After Killer Is Mistakenly Released, Cook County Officials Play Blame Game
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02/01/2013 – 9 p.m.
CHICAGO (CBS) — The finger-pointing between Cook County officials intensified Friday as the search continued for a convicted murderer mistakenly released from jail.
Someone in the sheriff’s department allowed Steven Robbins, 44, an Indiana state prison inmate serving 60 years, to leave on Wednesday. He had been extradited to Chicago for a court appearance in an unrelated case.
But State’s Attorney Anita Alvarez says armed violence and cocaine possession charges against Robbins had been dismissed in 2007, and thus there was no reason to bring him here, despite a series of letters from the inmate demanding trial.
She blames sheriff’s police personnel.
Said Alvarez, “Despite the fact that the Cook County assistant state’s attorney told them they didn’t have to bring him back, they thought it would be better if they did bring him back to get this all cleared up because the guy keeps writing letters demanding trial,” Alvarez said.
“The case was brought, the judge made it clear on the record that that he had no pending case any more in Illinois, in Cook County, and he still had to serve his Indiana time,” she added.
Cook County Sheriff’s Department spokesman Frank Bilecki says his office had no knowledge of the letters, and that the state’s attorney’s office signed off on the extradition request.
A three-page form obtained by WBBM Newsradio and CBS 2 bears the signatures of the chief of the state’s attorney’s criminal division, a second prosecutor and presiding Criminal Court Judge Paul Biebel.
Bilecki said the warrant for Robbins’ arrest remains in the sheriff’s system — and should have been quashed by the courts when the charges were dismissed in 2007.
Bilecki said the paperwork on Robbins apparently contained no “hold” order so he could be returned to the Indiana State Prison, in Michigan City. Seeing no hold, sheriff’s personnel released him, he said.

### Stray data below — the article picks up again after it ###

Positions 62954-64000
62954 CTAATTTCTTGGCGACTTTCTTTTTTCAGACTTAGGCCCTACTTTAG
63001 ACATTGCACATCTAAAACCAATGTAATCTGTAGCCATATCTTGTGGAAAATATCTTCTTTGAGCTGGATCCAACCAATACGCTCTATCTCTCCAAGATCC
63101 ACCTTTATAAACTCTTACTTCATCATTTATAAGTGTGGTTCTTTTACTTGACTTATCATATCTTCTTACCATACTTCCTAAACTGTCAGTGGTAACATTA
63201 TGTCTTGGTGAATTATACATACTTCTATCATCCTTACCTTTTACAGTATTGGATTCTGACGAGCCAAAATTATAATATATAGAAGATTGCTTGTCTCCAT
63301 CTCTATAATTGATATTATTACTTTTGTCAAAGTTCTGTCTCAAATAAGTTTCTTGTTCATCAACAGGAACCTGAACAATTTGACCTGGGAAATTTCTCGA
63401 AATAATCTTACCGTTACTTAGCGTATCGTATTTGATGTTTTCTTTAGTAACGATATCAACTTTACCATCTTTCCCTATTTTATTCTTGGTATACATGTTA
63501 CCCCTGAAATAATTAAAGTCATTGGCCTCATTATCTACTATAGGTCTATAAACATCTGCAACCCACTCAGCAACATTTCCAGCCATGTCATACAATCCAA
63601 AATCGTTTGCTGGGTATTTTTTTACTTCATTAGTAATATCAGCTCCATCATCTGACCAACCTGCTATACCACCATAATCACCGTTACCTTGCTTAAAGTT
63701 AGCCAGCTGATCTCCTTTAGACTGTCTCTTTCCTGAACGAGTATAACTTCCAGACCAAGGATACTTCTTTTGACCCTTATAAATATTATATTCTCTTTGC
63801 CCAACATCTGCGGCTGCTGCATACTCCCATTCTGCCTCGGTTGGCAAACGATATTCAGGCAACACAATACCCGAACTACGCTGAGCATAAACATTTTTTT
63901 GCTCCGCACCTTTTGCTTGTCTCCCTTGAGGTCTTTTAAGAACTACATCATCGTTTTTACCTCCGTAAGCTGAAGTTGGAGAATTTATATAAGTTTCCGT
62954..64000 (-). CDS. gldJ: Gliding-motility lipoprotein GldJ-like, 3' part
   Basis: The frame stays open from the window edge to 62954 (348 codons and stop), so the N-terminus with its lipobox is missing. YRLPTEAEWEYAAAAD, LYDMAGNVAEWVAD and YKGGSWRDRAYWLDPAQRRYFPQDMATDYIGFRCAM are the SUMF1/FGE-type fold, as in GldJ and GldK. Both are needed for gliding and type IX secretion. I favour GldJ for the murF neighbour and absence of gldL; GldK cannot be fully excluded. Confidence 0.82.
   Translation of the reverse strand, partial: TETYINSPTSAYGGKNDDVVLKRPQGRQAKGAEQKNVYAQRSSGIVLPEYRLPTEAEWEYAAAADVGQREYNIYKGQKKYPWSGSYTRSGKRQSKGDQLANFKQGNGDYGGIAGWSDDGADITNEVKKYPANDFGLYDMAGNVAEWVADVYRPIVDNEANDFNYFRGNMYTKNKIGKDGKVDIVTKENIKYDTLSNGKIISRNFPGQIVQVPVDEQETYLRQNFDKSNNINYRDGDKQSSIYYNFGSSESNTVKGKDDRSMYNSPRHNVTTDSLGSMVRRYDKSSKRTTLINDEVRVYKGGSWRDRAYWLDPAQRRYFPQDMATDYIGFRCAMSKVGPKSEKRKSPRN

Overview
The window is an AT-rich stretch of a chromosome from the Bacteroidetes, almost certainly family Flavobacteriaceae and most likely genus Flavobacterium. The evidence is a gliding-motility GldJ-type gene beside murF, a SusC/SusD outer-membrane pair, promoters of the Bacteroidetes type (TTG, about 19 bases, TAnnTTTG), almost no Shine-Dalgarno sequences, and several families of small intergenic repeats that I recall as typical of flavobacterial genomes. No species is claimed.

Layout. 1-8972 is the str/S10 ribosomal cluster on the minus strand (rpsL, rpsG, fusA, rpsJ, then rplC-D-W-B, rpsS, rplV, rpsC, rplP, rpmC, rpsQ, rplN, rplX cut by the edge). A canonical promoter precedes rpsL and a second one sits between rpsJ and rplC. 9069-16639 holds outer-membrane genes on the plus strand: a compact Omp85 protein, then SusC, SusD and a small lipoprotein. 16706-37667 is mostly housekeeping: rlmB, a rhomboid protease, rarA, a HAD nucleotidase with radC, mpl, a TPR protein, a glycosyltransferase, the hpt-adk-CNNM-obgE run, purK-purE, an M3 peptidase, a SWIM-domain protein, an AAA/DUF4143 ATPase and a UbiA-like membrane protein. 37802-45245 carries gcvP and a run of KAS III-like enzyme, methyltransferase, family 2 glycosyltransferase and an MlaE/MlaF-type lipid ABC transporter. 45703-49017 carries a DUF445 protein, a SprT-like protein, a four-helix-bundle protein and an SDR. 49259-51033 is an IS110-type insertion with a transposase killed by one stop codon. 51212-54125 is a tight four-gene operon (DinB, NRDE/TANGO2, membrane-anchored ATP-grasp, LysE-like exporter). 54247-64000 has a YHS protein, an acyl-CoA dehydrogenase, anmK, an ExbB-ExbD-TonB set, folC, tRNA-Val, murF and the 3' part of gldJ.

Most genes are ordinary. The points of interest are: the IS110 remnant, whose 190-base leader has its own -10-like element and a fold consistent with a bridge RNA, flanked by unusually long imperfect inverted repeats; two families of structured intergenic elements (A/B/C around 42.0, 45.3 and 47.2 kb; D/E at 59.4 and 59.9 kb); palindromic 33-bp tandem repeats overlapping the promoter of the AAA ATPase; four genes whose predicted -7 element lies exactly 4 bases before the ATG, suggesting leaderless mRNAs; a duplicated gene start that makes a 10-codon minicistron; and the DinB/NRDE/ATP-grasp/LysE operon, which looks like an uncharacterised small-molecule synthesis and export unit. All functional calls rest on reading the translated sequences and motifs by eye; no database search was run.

The extradition forms are clearly marked “subject serving sentence while in state custody or federal custody.”
In addition, Judge Rickey Jones, when affirming the 2007 dismissal on Wednesday, said that Robbins still had to serve his Indiana time, Alvarez said.
Sheriff Tom Dart agrees someone in his office made the mistake of letting Robbins go. An investigation is under way into what he indicated was a bureaucratic error.
So far there is no sign of Robbins, a Gary native who was not supposed to go free until 2029 for a murder committed outside a birthday party in Indianapolis in 2002.
Bilecki said detectives are pursuing a number of promising leads. He said that more than 100 officers and agents from the Chicago Police, Cook County Sheriff’s Police, Illinois and Indiana State Police, U.S. marshal’s office and FBI have been looking for Robbins.
Federal authorities are offering a $10,000 reward to anyone who can offer information leading to Robbins’ capture.
Robbins is African-American, 5’5″ in height, weighs 190 pounds and has a distinctive tattoo on the right side of his neck that reads “Nicole.”
Bilecki said investigators have spoken with some of Robbins’ Chicago-area relatives while the search continues in both states.
“We’re casting a pretty wide net over (Cook) County and the outlying Chicago area for anyone we believe he may be trying to contact,” Bilecki said.